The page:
While anti-fungal (anti-dandruff) shampoos remain the primary treatment approach for the scalp seborrheic dermatitis, switching to an ordinary shampoo together with an anti-fungal conditioner may be worth a try.

It’s possible that the benefits of treating seborrheic dermatitis with an anti-fungal shampoo are partially offset by the irritation and microinflammation introduced by the surfactants (cleaning agents) used. Since most common anti-dandruff shampoos utilize the same/similar surfactant base, switching to a more gentle shampoo (using surfactants with lower irritation potential) might resolve this remaining component of your symptoms.

Additionally, since conditioners are designed for better penetration and residual effects, the anti-fungal agents may have more time to do their work (even though the active anti-fungal agent is usually used at a lower concentration in conditioner formulas).

Taken together these two factors may lead to improved treatment outcomes and longer remission periods.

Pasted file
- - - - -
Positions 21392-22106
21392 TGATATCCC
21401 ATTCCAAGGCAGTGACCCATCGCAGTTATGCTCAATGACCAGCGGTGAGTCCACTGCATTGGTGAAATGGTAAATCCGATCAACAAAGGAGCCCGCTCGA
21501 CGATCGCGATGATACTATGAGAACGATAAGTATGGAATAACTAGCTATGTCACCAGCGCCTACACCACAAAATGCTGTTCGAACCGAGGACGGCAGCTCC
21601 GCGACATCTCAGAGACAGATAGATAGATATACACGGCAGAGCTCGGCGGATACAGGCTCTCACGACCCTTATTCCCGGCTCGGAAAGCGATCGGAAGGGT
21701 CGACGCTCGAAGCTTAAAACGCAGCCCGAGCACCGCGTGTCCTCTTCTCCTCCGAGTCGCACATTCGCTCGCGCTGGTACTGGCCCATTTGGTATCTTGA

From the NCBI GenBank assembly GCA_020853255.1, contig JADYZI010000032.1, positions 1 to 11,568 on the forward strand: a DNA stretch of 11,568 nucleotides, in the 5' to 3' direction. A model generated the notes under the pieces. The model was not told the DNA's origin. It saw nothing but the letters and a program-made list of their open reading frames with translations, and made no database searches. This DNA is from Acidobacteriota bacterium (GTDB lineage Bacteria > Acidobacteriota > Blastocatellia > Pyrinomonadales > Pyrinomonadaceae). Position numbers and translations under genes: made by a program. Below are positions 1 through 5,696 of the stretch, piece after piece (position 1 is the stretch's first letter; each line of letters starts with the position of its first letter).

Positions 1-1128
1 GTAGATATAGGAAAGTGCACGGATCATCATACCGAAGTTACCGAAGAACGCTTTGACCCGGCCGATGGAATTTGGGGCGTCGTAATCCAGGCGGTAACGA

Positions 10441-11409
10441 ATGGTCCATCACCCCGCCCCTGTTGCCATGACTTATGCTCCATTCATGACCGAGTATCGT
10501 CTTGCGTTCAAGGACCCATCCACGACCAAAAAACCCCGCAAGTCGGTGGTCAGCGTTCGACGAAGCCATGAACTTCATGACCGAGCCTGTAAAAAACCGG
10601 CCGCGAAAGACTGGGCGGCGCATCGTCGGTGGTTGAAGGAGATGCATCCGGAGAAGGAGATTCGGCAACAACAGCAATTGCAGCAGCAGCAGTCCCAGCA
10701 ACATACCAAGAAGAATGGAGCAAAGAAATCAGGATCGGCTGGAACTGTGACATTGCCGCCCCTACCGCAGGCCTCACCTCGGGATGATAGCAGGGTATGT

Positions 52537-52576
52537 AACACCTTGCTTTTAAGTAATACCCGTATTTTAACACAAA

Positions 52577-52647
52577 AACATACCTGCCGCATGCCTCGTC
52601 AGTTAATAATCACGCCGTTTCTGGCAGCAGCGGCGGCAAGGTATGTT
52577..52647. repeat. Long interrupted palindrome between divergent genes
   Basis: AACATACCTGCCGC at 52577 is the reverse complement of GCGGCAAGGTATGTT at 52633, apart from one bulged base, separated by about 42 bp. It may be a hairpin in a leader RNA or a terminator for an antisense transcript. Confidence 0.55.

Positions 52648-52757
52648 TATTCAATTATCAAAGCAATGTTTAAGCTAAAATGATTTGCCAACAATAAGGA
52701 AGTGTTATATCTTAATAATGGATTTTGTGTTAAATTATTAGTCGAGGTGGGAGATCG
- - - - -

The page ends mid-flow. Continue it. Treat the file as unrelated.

The most popular zinc pyrithione conditioners come from Head and Shoulders. They have a number of formulas available, but their availability likely varies from store to store. From a quick review, the two that stood out most to me were:

But alternate options from other companies are also available:

  • Dr Marder’s A-D Psoriasis & Zinc Pyrithione Conditioner
  • Mane’n Tail Pyrithione Zinc Anti-Dandruff Conditioner
  • Mizani Scalp Care Conditioner
Anti-dandruff conditioners may present a more gentle treatment approach to scalp seborrheic dermatitis

For further optimization of this approach, co-washing may be considered. Co-washing is hair washing/cleansing approach that relies solely on the use of a conditioner, removing the need for a shampoo altogether. This approach has been gaining popularity in recent years and even Head and Shoulders have released a co-wash formula that includes zinc pyrithione: